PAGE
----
Friday, 1 November 2019
Lebanese banks reopen as life returns to normal
Lebanese banks reopened their doors to customers for the first time in two weeks, as people's lives began to normalize after an unprecedented wave of protests that prompted the resignation of Prime Minister Saad Hariri.
Despite the two-week break, the number of customers entering major banks was relatively small, according to Reuters witnesses.
Life has returned to normal in Lebanon after nearly two weeks of major protests against the ruling elite, which ultimately forced Hariri to resign on Tuesday.
The resignation somewhat calmed the demonstrations, but it was not enough to send the protesters home, because protesters continued their demonstrations, mainly in the main squares of Lebanese cities.
During demonstrations that took place on Thursday in Riad al-Solh Square, in the heart of downtown Beirut, protesters burned the Israeli flag and chanted "Death for Israel".
A few days ago, the Saudi-owned Al-Hadath television channel said that the Lebanese people were also chanting slogans against the Islamic Republic of Iran, but the facts on the ground reveal that it does not This is just another false news.
On his Twitter account, the Saudi channel has published a photo of a Lebanese demonstrator with the country's flag in which the motto is: "Lebanon, Iraq and Yemen are Arabs, not Iranians; Out, Iranian mercenaries!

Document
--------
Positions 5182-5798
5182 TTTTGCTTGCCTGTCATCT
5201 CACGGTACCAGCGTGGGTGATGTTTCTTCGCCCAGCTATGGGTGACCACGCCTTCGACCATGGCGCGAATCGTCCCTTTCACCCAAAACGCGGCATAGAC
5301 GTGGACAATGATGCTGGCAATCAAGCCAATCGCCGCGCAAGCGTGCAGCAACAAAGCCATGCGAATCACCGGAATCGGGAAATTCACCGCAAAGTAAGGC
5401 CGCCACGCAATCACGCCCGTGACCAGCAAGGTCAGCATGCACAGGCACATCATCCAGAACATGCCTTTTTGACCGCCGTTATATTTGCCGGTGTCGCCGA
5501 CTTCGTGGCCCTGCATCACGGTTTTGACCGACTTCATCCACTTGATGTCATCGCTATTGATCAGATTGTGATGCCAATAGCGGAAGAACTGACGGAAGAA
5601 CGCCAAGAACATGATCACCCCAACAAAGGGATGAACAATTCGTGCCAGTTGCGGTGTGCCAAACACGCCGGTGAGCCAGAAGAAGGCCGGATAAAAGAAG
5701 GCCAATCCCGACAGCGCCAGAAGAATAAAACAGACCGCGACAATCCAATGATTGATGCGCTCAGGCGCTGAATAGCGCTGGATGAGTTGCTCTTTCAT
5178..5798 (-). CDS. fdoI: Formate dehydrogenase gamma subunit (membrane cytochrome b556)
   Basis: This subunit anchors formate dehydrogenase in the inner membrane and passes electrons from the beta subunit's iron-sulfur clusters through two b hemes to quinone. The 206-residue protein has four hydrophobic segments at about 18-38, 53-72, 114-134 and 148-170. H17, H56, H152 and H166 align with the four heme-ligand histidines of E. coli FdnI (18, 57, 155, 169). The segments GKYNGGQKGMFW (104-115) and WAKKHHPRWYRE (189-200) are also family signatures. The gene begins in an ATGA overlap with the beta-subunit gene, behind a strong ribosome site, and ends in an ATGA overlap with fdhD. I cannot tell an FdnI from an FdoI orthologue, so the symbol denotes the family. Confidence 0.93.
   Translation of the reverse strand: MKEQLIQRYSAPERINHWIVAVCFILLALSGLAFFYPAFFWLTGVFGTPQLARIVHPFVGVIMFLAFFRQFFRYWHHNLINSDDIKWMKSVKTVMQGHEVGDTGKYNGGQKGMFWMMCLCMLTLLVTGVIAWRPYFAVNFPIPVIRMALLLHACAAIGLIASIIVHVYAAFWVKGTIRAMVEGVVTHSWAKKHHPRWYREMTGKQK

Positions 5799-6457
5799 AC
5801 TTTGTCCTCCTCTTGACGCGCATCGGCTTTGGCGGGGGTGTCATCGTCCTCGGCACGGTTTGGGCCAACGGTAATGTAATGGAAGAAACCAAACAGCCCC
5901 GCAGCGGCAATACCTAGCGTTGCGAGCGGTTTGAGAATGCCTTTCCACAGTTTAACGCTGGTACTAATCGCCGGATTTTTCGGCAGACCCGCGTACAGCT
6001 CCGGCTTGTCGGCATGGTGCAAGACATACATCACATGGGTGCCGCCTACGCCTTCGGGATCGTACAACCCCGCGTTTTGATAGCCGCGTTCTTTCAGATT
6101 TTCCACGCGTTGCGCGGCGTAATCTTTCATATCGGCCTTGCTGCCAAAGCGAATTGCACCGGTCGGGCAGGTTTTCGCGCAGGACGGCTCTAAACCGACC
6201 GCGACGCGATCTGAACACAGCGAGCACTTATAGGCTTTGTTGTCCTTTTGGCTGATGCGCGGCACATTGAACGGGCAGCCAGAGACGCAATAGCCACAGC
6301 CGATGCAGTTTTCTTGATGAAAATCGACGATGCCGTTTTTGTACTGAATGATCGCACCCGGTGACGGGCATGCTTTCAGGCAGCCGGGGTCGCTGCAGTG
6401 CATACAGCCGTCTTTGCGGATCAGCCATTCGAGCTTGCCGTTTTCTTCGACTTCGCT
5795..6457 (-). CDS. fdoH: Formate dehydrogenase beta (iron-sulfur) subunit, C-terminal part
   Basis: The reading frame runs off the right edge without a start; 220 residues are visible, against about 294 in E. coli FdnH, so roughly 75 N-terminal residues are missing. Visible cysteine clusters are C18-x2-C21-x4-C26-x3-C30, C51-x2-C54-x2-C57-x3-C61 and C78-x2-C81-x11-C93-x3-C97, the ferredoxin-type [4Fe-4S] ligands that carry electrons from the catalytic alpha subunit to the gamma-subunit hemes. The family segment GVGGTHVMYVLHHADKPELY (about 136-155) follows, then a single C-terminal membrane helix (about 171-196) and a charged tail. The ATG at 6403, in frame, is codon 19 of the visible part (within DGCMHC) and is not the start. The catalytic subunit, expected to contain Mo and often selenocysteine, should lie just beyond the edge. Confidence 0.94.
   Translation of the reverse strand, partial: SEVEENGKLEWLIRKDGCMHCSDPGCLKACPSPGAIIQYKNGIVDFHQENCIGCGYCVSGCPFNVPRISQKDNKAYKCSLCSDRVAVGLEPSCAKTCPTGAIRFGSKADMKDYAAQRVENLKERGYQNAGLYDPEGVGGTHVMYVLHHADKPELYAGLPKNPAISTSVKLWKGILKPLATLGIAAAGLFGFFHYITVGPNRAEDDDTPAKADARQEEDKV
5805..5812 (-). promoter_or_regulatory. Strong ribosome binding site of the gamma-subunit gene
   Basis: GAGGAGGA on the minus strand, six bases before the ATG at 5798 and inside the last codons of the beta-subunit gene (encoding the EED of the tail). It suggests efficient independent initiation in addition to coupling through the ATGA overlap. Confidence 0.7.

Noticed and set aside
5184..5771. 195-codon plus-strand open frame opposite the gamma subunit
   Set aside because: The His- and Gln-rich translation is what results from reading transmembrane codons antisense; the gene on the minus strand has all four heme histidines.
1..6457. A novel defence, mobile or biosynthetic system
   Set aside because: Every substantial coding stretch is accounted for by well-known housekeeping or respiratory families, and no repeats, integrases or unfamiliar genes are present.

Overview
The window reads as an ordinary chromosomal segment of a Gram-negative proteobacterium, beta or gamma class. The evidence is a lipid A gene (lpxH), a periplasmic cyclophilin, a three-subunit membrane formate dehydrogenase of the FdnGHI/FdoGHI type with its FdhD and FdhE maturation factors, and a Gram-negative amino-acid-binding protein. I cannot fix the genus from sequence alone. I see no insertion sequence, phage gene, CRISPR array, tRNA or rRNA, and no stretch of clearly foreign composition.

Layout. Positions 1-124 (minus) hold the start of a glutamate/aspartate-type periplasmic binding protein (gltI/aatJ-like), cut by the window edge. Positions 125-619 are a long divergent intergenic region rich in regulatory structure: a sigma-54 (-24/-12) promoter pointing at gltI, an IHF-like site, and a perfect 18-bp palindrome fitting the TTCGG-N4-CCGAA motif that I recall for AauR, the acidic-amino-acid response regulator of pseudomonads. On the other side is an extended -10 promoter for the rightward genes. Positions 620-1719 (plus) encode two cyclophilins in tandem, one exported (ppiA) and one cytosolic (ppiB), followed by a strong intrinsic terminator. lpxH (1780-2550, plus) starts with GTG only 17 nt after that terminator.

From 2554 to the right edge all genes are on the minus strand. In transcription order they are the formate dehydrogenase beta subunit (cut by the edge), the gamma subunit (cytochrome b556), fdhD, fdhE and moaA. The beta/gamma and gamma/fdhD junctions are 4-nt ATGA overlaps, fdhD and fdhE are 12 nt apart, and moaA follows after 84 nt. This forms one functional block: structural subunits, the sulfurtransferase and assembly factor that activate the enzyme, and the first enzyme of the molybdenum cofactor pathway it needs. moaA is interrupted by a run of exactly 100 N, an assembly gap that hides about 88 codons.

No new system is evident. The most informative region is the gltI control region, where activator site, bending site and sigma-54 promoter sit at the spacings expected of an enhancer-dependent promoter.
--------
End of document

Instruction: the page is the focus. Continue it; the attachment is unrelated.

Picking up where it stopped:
However, the original photo does not show this slogan and reveals that the Saudi network manipulated the image in order to provoke anti-Iranian sentiments.
At the same time, the administration of US President Donald Trump has decided to retain $ 105 million of aid to Lebanon, despite the ongoing turmoil and economic crisis in the Arab country.
The State Department told Congress Thursday that the White House budget office and the National Security Council had decided to suspend foreign military assistance, two US officials said on condition of anonymity.
Officials did not explain why the aid was blocked. One source said that the State Department had not motivated its decision by Congress.
The decision was made when the US administration previously described the aid as crucial for Lebanon to protect its borders.
A US official told Reuters he believed that security assistance was needed for Lebanon, which was fighting instability not only in its own government, but also in a troubled region hosting thousands of refugees. of the war in neighboring Syria. .
Washington has repeatedly expressed concern over the growing role of the Hezbollah resistance movement in the Beirut government, a key party in the Lebanese parliament and government.
However, fully aware of Hezbollah's key role in the Lebanese economy, Washington has imposed sanctions on various lawmakers, officials and agencies linked to the movement.